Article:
Under the auspices of the UN, a new round of Yemeni negotiations began on Saturday in Geneva to find a solution for the release of prisoners and detainees between the legitimate government and the Houthi forces.
The administration hoped that the 11-day talks would result in an accord and the release of more prisoners, kidnapped people, and captives from both sides, but it was concerned that they wouldn’t succeed given the Houthi intransigence shown in earlier rounds.
The UN envoy to Yemen, Hans Grundberg, said in a statement the seventh meeting of the Supervisory Committee on the Implementation of the Detainees’ Exchange Agreement started Saturday in Switzerland.
The Supervisory Committee is co-chaired by the Office of the Special Envoy of the Secretary-General for Yemen (OSESGY) and the International Committee of the Red Cross (ICRC), with the parties to the conflict in Yemen as members.
The Supervisory Committee was formed in 2018 to support the parties in fulfilling their obligations as per the Stockholm Agreement “release all prisoners, detainees, missing persons, arbitrarily detained and forcibly disappeared persons, and those under house arrest, held in relation to the conflict in Yemen, without any exceptions or conditions.”
Grundberg said he hoped the parties were “ready to engage in serious and forthcoming discussions to agree on releasing as many detainees as possible. With Ramadan approaching, I urge the parties to fulfill the commitments they made, not just to each other, but also to the thousands of Yemeni families who have been waiting to be reunited with their loved ones for far too long.”
The Yemeni government delegation arrived Friday in Geneva to attend the negotiations.
Under Secretary for the Yemeni Ministry of Human Rights, Majed Fadayel, said in an official statement that the government delegation included six negotiators and would engage in negotiations under the auspices of the UN and the International Red Cross for 11 days.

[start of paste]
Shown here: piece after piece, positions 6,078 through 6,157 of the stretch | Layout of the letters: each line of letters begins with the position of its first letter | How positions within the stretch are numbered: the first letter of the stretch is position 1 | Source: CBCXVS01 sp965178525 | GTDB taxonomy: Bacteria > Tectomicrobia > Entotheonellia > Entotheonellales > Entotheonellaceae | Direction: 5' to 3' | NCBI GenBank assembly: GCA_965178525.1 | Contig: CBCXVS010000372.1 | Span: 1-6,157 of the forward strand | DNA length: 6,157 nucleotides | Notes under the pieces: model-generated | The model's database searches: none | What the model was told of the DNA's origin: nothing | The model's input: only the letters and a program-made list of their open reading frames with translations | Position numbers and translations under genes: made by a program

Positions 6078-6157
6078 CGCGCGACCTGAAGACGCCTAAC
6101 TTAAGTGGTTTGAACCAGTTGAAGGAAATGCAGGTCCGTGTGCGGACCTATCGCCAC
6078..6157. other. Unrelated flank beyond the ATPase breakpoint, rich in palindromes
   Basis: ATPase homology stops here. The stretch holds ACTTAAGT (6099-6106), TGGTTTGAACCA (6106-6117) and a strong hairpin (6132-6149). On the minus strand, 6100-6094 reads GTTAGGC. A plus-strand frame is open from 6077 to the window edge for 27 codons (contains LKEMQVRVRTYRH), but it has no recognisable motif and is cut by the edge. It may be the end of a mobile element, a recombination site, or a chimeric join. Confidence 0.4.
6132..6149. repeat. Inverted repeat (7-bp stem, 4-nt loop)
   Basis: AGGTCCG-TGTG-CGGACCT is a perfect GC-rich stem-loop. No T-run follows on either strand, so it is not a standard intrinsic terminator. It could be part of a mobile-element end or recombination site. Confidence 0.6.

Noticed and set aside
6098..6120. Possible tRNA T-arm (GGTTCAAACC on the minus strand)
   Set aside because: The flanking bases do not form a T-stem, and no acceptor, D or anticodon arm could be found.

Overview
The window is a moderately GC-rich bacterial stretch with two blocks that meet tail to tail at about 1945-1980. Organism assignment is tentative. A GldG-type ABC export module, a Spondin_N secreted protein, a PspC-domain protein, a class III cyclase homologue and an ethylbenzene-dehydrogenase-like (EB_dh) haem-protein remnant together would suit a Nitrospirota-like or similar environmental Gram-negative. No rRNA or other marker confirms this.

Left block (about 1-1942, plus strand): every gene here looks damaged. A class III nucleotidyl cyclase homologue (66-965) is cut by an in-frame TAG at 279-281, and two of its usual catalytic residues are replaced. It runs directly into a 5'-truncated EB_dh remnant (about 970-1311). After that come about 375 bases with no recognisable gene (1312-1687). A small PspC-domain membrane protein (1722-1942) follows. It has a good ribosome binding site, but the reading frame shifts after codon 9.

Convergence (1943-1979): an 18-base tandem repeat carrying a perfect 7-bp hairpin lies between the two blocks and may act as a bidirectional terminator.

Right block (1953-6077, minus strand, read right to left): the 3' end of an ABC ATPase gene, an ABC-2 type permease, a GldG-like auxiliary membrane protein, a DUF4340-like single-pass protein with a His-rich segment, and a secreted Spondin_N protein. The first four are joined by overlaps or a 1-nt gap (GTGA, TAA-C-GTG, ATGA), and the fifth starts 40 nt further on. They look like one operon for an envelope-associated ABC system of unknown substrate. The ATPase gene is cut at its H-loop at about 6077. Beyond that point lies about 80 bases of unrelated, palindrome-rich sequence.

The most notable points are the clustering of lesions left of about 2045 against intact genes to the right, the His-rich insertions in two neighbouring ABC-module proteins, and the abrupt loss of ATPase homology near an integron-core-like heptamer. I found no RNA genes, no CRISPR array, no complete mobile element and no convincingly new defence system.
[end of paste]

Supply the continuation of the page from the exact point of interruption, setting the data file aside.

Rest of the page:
Fadayel indicated the team aimed to understand the details of the previous agreement signed between the two sides, renewing the Yemeni government’s keenness to release all abductees and prisoners.
The Presidential Leadership Council and the Yemeni government issued directives to facilitate the negotiations to release all detainees and captives.
The Under Secretary asserted that the government was very keen to release all abductees and prisoners, which led to achieving a lasting and comprehensive peace.
On Thursday, the Houthi militia delegation left Sanaa to participate in the new round of negotiations.
The previous rounds of UN-sponsored negotiations led to the release of hundreds from both sides, the largest of which was the release of a batch of more than 1,000 detainees, amid hopes that the ongoing negotiations would lead to the implementation of a previous agreement to release about 2,200 people from both sides.
Meanwhile, Yemeni human rights organizations accused the Houthi militia of kidnapping about 20,000 people from all Yemeni groups.
The Yemeni Journalists Syndicate renewed its demand to release all detained and kidnapped journalists, asserting it was greatly concerned about the deteriorating conditions of the kidnapped journalists in Houthi prisons.
The Syndicate described the suffering of the abducted journalists, some of whom have been detained for eight years, as “a systematic crime and a continuous aggression against the freedom of opinion and expression.”
It demanded that the issue of the kidnapped journalists be given priority and attention, as they are civilians who have been subjected to the worst forms of torture and abuse.
The group held the UN Special Envoy to Yemen responsible for the continued suffering of the kidnapped journalists and their families, calling for the speedy release of the journalists detained by the Houthi group without restriction or condition and halting the unfair death sentences against the four journalists.